How to Fix
The first to say is that whichever the case, you’ll need to check the system further. Inspect the circuit and diagnose the issue to ascertain which of the fuses to replace. Regardless, a blown fuse can only be replaced.
Failed Headlight system
As I have previously explained, failure of any of the components will cause the headlight to stop working. The system is connected properly to ensure normal functioning. If the fuse is blown, the bulbs are faulty, and the taillights or high beams aren’t working as properly as they should, then the headlights won’t work fine. It’s no rocket science.
How to Fix
The best thing to do is to observe the way these components started to fail. This way, you can easily backtrack and come up with a possible remedy. Troubleshooting a failed component starts with understanding its functions and operational mechanism. You may not be able to remedy some of the components. Some will need repair; others will be a complete replacement. Perhaps, driving to a mechanic will be your best bet.
Turned off headlights switch
Hitherto, you’ve checked that all the components are in good condition and you can confirm that there is no voltage spike. There’s something you may have overlooked. It is the headlight switch. You or your dealer may have turned it on during the battery replacement. If the switch is in the ‘off’ position, the headlight won’t work until you turn it to the ‘on’ position. The ‘off’ switch disables the auto headlights.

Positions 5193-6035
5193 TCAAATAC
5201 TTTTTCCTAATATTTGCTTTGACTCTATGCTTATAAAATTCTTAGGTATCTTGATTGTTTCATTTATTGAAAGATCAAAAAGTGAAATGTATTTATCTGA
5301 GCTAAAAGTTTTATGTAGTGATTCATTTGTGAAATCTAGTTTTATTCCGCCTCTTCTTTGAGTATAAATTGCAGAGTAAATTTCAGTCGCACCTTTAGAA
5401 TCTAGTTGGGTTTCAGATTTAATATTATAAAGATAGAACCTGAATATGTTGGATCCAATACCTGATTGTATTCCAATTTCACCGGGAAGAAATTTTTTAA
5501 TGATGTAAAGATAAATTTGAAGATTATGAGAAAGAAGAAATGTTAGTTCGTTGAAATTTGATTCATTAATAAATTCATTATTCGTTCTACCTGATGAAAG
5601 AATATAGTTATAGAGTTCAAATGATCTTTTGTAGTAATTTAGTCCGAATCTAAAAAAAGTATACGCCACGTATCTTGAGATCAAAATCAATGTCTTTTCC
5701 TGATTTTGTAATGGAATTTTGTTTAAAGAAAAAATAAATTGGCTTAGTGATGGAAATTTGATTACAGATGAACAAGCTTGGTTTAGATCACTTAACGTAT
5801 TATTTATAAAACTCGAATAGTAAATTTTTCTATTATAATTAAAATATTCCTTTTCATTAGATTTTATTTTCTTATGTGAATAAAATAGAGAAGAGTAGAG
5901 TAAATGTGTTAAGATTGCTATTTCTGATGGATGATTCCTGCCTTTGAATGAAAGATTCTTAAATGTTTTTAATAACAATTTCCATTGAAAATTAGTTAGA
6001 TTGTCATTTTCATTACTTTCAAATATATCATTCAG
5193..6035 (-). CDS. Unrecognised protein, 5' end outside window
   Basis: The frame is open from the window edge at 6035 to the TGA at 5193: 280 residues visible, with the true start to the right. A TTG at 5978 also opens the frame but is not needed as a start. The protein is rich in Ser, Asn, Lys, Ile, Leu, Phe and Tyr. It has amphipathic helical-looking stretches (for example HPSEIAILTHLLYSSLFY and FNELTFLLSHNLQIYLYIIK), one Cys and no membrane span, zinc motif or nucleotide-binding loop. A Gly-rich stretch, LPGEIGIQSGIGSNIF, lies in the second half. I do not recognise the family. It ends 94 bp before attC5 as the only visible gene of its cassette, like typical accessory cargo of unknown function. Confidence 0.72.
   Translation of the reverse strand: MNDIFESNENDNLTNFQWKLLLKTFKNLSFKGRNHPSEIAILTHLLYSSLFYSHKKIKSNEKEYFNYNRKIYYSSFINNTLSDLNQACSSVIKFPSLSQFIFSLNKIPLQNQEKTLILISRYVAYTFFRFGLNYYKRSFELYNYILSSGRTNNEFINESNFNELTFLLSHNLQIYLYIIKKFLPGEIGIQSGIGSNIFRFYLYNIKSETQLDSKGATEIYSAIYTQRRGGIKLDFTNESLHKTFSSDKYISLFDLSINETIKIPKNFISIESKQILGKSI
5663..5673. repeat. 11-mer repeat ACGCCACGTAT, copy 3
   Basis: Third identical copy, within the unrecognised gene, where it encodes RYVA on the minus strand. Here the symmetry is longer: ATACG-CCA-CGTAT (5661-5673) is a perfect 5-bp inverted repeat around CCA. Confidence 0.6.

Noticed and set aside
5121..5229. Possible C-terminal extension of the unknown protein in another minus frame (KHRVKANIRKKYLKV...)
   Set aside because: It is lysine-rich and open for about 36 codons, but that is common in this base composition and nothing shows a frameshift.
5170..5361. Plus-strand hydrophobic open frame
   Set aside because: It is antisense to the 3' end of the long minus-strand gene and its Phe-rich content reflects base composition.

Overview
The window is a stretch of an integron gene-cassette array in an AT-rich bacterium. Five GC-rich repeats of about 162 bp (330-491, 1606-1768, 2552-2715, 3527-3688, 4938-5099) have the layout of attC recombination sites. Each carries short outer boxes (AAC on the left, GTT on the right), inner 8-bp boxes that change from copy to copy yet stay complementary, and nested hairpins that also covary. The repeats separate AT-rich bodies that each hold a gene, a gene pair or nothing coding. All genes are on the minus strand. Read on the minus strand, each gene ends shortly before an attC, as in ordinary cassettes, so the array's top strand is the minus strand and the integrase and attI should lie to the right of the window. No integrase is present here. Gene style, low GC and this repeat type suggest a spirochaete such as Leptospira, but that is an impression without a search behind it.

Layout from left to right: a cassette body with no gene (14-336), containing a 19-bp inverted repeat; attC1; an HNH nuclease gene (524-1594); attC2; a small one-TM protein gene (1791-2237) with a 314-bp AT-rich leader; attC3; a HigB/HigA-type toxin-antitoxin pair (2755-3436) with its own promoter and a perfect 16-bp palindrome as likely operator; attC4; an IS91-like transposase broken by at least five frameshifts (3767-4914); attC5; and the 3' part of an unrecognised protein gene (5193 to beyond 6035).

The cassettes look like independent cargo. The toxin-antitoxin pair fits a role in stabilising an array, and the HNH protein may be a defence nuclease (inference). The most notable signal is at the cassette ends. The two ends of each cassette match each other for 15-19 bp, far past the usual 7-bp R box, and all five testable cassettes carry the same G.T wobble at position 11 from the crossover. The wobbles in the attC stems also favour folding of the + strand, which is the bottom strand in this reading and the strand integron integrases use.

How to Fix
Fixing this problem is a no-brainer. Check if the switch is turned completely leftward to disable the auto headlight. Switch on the headlights by simply putting the headlight in the ‘on’ position. Alternatively, the auto headlight is the best bet. You can switch the button at 12 o’clock for the auto.
Are the bulbs the problem if the two headlights stop working?
No. Except there is a time lag between one burnt-out headlight and the other, you can’t suspect faulty bulbs. To be sure that one of the bulbs is burned out, first, check if there’s power in the headlights.
Start by connecting your voltmeter negative lead to good ground and touch the positive terminal to feel the power. If the problem is faulty bulbs, then you’ll notice one end of the battery indicates voltage while the other terminal will show nothing.
The headlights can be a major culprit when you change your car battery. The turn signals, exterior lights, and the tachometer aren’t spared either when this change occurs. If you observe the headlights aren’t working, it’s not unusual, so you won’t need to panic. Take your car to a technician. They can check and tell precisely where the problem comes from. You can take the fixes highlighted above only if you have some level of DIY experience. In all, remember, you cannot drive at night without the headlights on. It’s not safe for you and other road users.